Each time you think the Hallyu wave is about to peak, a new South Korean television series comes along and crests to another high.
In 2013, romance drama The Heirs, starring Lee Min Ho and Park Shin Hye, took South Korea and beyond by storm. Then sci-fi romance My Love From The Star, with Gianna Jun and Kim Soo Hyun, surged to new heights of popularity in 2014. Earlier this year, military romance Descendants of The Sun blazed a different path and turned Song Joong Ki into a megawatt star.
What these three shows have in common are beautiful actors and actresses, but that is only half of the reason K-dramas are flourishing.
The fact that they all have different actors points to the depth of talent in the industry. There is a seemingly inexhaustible supply of actors and actresses who not only look gorgeous but can act as well.
This becomes even clearer when you go beyond the blockbusters — a star is seemingly born every few months on the small screen.
Nostalgia drama Reply 1997 (2012) was a cable show that came in under the radar, but grew to make a big splash as word of mouth spread. Singer Seo In Guk had a star turn as the high school hotshot with a sensitive side and Jung Eun Ji from girl group Apink had an auspicious acting debut as a feisty superfan of male idol popsters Sechs Kies.
The drama Incomplete Life (2014) heralded the arrival of boy band ZE:A’s Yim Si Wan as a new acting talent as he played the part of workplace greenhorn Jang Geu Rae to perfection. He picked up several accolades, including a Baeksang Arts Award for Best New Actor.
Interestingly, individuals who get lost within the confines of a boyband or girl group shine in the spotlight when they make the leap to television. Apart from Apink’s Jung and ZE:A’s Yim, there is also Lee Hyeri from Girl’s Day, who made a great impression in Reply 1988 (2015) as the bubbly high-schooler Sung Deok Sun. The ratings for the show’s final episode are the highest in Korean cable TV history.
The depth of talent in the acting pool extends to the creative pool.
A second reason for the thriving K-drama scene is the industry’s ability to come up with new concepts and to put a fresh spin on familiar ones.
The recently concluded W, written by Song Jae Jung and starring actor-model Lee Jong Suk and actress Han Hyo Joo, played mind games with its characters and viewers as the story unfolded across two parallel worlds — our world and the world of a hit webtoon, a comics title that is published online.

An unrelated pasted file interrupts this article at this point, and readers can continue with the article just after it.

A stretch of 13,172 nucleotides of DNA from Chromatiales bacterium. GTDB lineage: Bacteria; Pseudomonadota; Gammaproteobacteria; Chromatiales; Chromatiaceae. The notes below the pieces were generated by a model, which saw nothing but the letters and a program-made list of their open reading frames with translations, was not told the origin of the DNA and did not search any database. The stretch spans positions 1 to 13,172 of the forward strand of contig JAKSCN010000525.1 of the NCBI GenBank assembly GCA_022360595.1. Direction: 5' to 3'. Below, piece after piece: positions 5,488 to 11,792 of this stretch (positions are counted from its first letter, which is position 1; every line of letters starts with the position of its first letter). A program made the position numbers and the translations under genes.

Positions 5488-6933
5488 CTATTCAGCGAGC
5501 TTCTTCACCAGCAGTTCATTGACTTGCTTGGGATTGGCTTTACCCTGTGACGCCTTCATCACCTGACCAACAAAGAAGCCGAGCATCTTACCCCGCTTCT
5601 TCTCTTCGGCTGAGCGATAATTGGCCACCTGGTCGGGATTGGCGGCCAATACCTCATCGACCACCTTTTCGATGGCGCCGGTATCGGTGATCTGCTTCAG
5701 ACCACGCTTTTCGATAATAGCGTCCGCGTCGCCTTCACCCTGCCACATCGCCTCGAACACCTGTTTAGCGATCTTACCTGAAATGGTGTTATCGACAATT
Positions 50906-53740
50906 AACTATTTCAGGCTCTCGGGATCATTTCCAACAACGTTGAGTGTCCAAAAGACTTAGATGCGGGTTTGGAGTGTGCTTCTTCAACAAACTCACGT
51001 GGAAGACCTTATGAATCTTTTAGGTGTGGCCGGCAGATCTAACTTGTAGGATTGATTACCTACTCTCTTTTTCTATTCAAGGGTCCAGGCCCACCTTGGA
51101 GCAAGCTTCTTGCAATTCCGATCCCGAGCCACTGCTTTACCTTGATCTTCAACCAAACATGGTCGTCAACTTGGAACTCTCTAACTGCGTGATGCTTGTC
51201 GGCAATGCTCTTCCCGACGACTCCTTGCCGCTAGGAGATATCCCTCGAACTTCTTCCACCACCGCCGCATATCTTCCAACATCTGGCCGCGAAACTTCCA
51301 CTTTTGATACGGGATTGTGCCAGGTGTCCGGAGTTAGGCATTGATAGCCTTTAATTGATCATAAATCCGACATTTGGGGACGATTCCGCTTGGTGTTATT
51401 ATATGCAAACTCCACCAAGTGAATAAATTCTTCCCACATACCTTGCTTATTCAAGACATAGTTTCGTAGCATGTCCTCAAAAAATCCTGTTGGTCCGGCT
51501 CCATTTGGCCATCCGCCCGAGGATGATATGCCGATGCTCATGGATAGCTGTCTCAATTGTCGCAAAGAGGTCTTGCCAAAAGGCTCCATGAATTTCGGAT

With a fresh and exciting premise, it kept viewers guessing throughout what was going to happen next.
You could say that it was an update of the concept Norwegian pop band A-ha used for their seminal music video for Take On Me in 1984, in which a woman enters the world of a comic strip she is reading.
Similarly, the crime thriller Signal (2016) borrowed a key idea from the American sci-fi thriller flick Frequency (2000) — two characters communicate with each other across time, using walkie-talkies in the former and a radio in the latter. To this it added an elaborate labyrinth of unsolved cases and personal connections. The result was gripping.
The ongoing period romance Love In The Moonlight is more than just a replay of the old chestnut of gender-bending — see Hong Kong rom-com He’s A Woman, She’s A Man (1994) or even the previous hit Korean series Coffee Prince (2007).
It’s a gender-pretzel as Kim Yoo Jung plays not just a girl in man’s clothing, but one who has to pretend to be a eunuch.
Moonlight is based on the Korean Web novel of the same name (in Korean) and it is proving to be popular enough that there are reports asking whether it could reach or even eclipse the ratings for Descendants of The Sun.
Another reason shows from South Korea are thriving seems to boil down to a general tenet: no sequels.
Signal’s scriptwriter Kim Eun Hee has hinted at the possibility of a follow-up given the tantalisingly open-ended finale. But it would be an exception that proves the rule as none of the other titles mentioned above have yet had sequels.
Season 2 for Descendants of The Sun is reportedly in the works, but it has also been said that stars Song Joong Ki and Song Hye Kyo will not be returning and neither will director Lee Eung Bok and writer Kim Eun Sook. For fans of the show, that would be like getting a beautifully packaged gift, only to find that it does not contain what they want inside.
While the titling of Reply 1997, Reply 1994 (2013) and Reply 1988 suggests a continuity, they are best thought of as sibling series — recognisably part of the same family, but each with its own traits and quirks.
They share the same attention to period detail as well as a similar set-up —who will the female lead end up with among a large group of potential suitors. Yet each show is about different characters and stands alone on its own.
Keeping things contained to a single season forces a show to be compelling and complete in that timeframe.
And if a show fails to pique viewers’ interest, not to worry, the next one could well be the one to sweep you off your feet.